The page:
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Laurie Berkner: Becoming a Musician Does Not Take Magic

Labeled "The Queen of Children’s Music" by People Magazine, Laurie Berkner is a musician who captivates children (and their parents!) through her original music all throughout the country! Laurie recently held an interview with Let's Play Music teacher, Gina Weibel and gave some great insights and tips for all early musicians!

Let's Play Music: Laurie, You were involved in several music ventures as a youngster. At what age did you start taking music lessons, and what was the first instrument that you learned?

Laurie Berkner: "Besides experimenting with the recorder in music class, my first instrument was the piano. I started taking lessons when I was eight yrs old. That same year I also started taking clarinet lessons, and when I was ten I added the violin. Then when I was about sixteen I took an adult night school class at my high school to learn how to play the guitar. That's when I finally found the instrument I love the most." LPM: Our 3-year program focuses on keyboard skills and emphasize whole musicianship (improv, chording, transposing, solfeg, singing). Do you have thoughts on which skills our young students will really need as they go on to grow as musicians? What skills did you learn that really have helped you the most?

LB: "I don't know if there is any one skill that is more important than others as a general rule. There are so many ways of making music and so many ways to take a skill and make it important - for you. For me, making music can feel magical, but learning how to be a musician does not take magic. It takes slowing down, focusing, and being willing to try things one element at a time and then doing them over and over. So I think the most important skill for me was to learn how to practice."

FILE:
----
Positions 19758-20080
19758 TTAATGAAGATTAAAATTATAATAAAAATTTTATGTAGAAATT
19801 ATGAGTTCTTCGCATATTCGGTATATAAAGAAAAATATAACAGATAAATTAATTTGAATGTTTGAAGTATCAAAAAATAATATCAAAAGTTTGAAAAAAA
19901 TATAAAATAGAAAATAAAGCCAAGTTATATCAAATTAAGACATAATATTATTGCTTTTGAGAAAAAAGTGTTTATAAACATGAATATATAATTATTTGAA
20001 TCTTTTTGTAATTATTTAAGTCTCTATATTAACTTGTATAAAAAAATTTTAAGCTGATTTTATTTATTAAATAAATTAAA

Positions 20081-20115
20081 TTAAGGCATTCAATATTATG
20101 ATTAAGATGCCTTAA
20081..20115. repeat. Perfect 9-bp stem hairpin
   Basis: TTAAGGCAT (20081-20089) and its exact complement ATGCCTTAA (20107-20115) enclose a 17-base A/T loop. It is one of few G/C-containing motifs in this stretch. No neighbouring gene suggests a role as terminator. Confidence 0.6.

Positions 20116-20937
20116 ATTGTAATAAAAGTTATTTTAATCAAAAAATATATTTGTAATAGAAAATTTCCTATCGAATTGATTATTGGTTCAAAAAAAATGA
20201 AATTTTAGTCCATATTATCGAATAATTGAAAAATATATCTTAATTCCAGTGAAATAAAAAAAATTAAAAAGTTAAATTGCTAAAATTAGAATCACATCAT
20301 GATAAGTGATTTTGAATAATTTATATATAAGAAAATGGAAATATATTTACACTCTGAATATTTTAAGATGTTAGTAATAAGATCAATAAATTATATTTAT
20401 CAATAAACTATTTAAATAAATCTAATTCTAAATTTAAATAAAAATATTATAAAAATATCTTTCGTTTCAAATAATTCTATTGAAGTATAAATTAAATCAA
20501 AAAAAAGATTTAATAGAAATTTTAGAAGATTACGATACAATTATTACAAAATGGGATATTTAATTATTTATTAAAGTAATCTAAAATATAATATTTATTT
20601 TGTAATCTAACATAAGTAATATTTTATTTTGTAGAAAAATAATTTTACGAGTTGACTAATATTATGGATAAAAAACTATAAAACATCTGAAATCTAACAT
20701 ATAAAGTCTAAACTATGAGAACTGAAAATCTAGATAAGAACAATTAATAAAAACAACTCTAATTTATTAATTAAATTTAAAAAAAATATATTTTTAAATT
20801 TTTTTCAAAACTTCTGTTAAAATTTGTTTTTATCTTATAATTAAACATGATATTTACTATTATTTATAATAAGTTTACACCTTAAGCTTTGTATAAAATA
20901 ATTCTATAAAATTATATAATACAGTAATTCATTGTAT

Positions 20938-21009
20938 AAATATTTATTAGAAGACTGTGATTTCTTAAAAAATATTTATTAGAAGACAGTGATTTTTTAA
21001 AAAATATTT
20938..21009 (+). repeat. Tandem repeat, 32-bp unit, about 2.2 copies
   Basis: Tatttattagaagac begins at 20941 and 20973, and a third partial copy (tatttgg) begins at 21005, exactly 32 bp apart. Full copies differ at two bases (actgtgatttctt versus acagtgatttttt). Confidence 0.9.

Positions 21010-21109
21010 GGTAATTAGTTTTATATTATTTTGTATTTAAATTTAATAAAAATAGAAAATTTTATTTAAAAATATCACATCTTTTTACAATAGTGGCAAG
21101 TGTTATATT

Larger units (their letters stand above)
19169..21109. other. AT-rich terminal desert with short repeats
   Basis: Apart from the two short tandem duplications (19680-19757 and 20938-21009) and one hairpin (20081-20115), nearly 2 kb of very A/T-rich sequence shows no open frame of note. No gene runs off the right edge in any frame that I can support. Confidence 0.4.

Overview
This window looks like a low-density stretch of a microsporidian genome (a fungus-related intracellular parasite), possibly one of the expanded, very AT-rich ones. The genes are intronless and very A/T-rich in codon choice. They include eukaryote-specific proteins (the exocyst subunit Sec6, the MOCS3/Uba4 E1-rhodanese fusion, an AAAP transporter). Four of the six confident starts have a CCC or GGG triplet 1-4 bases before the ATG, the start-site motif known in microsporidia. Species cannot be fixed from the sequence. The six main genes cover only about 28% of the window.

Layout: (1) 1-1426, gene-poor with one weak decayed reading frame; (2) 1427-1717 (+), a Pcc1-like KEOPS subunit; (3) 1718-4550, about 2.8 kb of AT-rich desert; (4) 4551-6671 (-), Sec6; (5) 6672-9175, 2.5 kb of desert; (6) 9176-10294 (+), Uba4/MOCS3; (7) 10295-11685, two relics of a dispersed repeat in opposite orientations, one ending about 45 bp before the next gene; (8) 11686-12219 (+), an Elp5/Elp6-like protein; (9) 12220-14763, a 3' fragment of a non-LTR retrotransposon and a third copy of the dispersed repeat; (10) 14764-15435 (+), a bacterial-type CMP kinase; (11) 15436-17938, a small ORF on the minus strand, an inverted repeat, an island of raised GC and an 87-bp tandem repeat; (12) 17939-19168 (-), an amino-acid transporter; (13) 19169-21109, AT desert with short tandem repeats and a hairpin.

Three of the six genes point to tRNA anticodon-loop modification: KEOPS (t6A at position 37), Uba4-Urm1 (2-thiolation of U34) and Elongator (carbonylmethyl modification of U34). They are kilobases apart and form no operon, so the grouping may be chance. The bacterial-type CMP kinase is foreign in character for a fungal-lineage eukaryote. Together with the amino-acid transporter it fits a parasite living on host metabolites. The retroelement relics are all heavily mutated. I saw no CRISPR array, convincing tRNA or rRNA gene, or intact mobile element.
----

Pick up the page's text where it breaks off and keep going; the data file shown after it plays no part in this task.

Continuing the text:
LPM: During the spring months, the hundreds of 3rd year students (age 6-7) across the USA are composing their very own, very first compositions. Can you tell us when you wrote your very first song?

LB: "I used to make things up all the time as a kid that I never recognized as "my own songs". Then after I started to learn guitar and I was living in West Africa for a time, I found myself wanting to express a lot of feelings about being there and I wrote the first song I had ever actually made the effort to write down called, 'Black and White'." LPM: Can you tell us what artistic process you go through when creating a new song?

LB: "It's different for different songs. Sometimes I have a phrase or phrases in my head and I build the song around that. Sometimes it's a rhythm or a chord progression, or maybe a theme and a melody. I guess I start with what I like and then move on from there. Ultimately I just want to create something I would like to sing that has meaning for me - and that I hope kids will like, relate to and also want to sing!"

LPM: Laurie, can you remember a time when practicing was not super-fun (or does that still happen sometimes)?

LB: "When I'm with the band, the practicing is usually super-fun. I like to be with them. Sometimes when I'm by myself I really enjoy it too, but honestly I think of practicing as my work. It's what I need to do to get to a place where the music really gives me pleasure. Knowing that makes me feel good about practicing, but I would say its sometimes more satisfying than super-fun."

LPM: Any words of advice for our students who sometimes aren't motivated to push through the challenging music?

LB: "It's so worth it! And just like anything, don't try to do too much at once. Also, sleeping on it helps! Many times I have worked and worked on learning something new, and ended my practice without getting it. Then after a good night's sleep my fingers seem to absorb the message, and the next day I find that I can do it - or am at least a lot closer to getting it!" LPM: And, you once were a music teacher, too! What do you think is most necessary trait a music teacher must demonstrate for success?

LB: "Listening to the kids. I think they taught me more than I taught them!"

For more information about the Laurie Berkner Band's exciting shows and recordings, take a look at the website: and be sure to check out all of Laurie's CD's: Whaddaya Think of That? The Best of The Laurie Berkner Band Buzz Buzz Victor Vito Under A Shady Tree Rocketship Run A Laurie Berkner Christmas

A special thank you to Gina Weibel for conducting this interview with Laurie on behalf of Let's Play Music!

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